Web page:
Projects Under Consideration

Accounting issues that may be addressed by the center at a later date include the topics given in the following partial list. This list will be updated periodically, and interested parties may also sign up on the CEASA homepage for email updates on CEASA's activities.

 

Executory Contracts — Leases

What's the issue?

Recent events have highlighted the potential for companies to enter into contractual commitments leading to unrecognized obligations. The SEC has now mandated disclosures in the US but they will be difficult for users to interpret. The most common form of executory contract is "leases" for which there is a very detailed set of accounting rules. There are many hundreds of pages of prescriptive rules under US-GAAP related to accounting for leases, yet few people believe there is much economic rationale for what exists. The separation of capital and operating (finance) leases is defined in the rules but is artificial in practice. These "bright-line" rules have also been used to avoid the application of appropriate accounting. The G4+1 group of standard setters articulated some time ago that they needed to tackle the issue and put out a discussion paper. The FASB and IASB have this topic under consideration: in April 2004, the IASB met to discuss an anticipated project that will ultimately lead to the replacement of IAS 17, and the FASB met in April 2005 to discuss FASB Statement 13, Accounting for Leases, to transactions classified as leveraged leases.

Why CEASA?

The outcome of any change in standards has broad implications for a wide spectrum of corporations and is expected to be a topic that will be hotly debated. This alone makes it a good candidate, but the issue also resonates because it is an area with inadequate analysis by most users leading to potential inefficiencies in capital allocations for the markets. The topic might be narrowed to leases, but the findings are likely to have implication for the broader set of similar contracts.

Performance Reporting

What's the issue?

There are two complementary issues: one relevant to financial reporting, the other to security analysis: How should business income be reported in financial statements? Should equity and debt analysts adjust income reported in GAAP financial statements? If so, how? Is one summary number - like earnings per share - meaningful? If so, what characteristics of these earnings and the measure of shares should be used? If this is a notion of core earnings or sustainable earnings, is there a set of principles as to how it should be calculated? Is such a measure feasible? What is the role of comprehensive income reporting and what is the basis for separating items into net income for EPS and other comprehensive income (STRGL in UK)?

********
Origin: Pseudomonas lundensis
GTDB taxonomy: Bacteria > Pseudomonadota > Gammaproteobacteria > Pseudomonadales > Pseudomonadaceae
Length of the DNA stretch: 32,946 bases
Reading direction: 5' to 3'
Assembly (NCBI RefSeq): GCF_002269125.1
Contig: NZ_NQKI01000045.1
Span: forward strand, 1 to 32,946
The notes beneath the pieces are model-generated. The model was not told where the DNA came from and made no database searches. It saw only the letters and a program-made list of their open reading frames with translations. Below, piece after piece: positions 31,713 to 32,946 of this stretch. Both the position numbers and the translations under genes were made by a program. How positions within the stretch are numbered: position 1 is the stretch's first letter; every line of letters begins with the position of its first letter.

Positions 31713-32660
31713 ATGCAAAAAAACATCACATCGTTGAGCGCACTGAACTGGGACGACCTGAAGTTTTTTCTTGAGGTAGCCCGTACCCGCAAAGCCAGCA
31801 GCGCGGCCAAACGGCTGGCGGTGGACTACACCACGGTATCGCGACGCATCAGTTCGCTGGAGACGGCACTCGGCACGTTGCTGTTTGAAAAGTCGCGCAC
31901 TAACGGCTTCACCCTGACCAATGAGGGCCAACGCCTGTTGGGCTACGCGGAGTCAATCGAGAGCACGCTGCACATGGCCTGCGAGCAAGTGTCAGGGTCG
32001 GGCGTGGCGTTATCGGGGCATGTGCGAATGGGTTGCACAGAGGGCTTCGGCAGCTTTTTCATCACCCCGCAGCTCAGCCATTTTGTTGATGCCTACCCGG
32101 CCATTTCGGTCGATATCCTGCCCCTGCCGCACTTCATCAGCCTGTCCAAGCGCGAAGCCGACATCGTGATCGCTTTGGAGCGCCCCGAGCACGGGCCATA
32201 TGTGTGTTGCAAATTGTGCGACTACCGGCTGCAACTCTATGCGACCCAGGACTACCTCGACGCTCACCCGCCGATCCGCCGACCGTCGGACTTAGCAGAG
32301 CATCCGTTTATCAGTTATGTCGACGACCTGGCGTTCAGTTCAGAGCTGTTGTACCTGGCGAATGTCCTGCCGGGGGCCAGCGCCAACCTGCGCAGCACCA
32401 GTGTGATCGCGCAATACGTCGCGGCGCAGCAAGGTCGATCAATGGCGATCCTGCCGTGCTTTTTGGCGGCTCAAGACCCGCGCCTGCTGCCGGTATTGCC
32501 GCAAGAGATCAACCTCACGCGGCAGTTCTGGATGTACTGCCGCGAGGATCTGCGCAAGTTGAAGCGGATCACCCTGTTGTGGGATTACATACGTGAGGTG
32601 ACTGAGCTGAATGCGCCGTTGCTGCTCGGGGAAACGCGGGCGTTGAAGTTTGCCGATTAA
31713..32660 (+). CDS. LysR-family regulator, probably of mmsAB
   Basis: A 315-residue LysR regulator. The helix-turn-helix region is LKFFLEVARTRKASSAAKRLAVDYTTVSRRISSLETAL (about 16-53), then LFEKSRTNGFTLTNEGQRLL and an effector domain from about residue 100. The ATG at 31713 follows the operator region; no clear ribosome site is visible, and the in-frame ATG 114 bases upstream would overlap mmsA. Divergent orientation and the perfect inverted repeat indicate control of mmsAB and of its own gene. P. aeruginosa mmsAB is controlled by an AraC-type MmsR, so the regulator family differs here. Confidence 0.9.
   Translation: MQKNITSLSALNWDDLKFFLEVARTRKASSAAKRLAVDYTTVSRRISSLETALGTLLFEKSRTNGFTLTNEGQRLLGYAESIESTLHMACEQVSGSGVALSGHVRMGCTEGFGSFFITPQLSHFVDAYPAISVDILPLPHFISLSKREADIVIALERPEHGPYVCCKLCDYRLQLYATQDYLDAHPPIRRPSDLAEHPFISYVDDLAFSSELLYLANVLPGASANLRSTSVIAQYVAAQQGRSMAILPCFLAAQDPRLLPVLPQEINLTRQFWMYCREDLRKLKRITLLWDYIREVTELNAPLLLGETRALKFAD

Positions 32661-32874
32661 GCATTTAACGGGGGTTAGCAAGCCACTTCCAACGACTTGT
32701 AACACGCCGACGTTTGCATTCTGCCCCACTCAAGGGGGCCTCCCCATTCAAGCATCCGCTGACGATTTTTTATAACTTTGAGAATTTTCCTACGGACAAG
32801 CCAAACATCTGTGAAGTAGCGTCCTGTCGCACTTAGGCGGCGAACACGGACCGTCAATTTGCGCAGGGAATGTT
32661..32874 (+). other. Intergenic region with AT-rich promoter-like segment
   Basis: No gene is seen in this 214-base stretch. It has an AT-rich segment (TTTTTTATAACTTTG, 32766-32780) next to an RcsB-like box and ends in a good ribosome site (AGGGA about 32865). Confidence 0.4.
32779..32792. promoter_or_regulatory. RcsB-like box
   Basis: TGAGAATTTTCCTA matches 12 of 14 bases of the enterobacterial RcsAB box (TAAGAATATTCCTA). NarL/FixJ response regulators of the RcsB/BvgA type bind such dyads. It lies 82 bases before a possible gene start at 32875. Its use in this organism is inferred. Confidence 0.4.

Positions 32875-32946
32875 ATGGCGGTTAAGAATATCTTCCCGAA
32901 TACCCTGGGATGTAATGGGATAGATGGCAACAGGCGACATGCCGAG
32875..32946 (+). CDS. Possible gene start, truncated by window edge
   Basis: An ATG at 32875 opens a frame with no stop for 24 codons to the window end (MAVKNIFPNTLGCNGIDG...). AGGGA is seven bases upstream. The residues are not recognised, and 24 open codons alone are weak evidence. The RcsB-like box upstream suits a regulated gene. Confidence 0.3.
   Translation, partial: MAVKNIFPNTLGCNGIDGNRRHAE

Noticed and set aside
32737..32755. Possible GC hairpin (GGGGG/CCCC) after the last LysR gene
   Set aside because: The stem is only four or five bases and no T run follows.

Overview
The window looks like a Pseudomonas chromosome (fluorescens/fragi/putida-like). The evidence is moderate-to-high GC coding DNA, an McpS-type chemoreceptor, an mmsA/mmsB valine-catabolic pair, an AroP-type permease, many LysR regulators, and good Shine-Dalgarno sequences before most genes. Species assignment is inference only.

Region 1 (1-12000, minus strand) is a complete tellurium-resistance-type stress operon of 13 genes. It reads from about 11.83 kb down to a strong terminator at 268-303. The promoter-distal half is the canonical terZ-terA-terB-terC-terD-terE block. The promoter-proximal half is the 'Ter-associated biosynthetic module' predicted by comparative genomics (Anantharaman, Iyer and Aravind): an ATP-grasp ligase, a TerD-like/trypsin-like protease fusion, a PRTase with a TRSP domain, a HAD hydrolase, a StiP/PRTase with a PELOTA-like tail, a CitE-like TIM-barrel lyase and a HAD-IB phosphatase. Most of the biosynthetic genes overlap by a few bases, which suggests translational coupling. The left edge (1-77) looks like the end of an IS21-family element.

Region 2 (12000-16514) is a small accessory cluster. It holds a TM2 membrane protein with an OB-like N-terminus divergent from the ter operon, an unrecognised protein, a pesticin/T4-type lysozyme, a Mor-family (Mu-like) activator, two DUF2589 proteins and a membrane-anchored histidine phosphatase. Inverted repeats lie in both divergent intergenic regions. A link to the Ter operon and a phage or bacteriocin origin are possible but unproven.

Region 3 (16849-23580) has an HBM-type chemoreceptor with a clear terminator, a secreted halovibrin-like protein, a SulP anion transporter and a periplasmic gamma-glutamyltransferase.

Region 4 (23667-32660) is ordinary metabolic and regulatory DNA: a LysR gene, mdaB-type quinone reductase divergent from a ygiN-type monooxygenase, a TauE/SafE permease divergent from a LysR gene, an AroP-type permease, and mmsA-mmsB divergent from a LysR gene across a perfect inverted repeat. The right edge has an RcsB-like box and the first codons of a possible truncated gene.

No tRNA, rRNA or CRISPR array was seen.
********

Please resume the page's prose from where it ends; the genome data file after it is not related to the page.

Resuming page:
For example, how should one-time write-offs and charges be handled, especially when these charges affect income to be reported in the future? Should a measure of operating income be distinguished from net income and can a meaningful distinction be made? How might the income statement be presented to identify various attributes of income? How might answers differ under historical cost accounting and fair value accounting? How is performance reported under a mixed model? Does the issue require a radical rethinking about financial reporting? Is the issue just a formatting problem or is it one of redefining the way that income is measured? To what extent is the issue a financial reporting matter versus a question for equity analysis? If the latter, is there sufficient information for appropriate analysis? If not, what is needed?

Why CEASA?

The FASB and IASB have an active joint project on Revenue Recognition and many specific issues are being confronted daily. Some of the ideas being considered by these regulators, in the spirit of logical consistency, will have a dramatic impact on business practice and security analysis. The issues are complex and varied and lends itself to the blending of theory and practice envisioned in CEASA's objectives.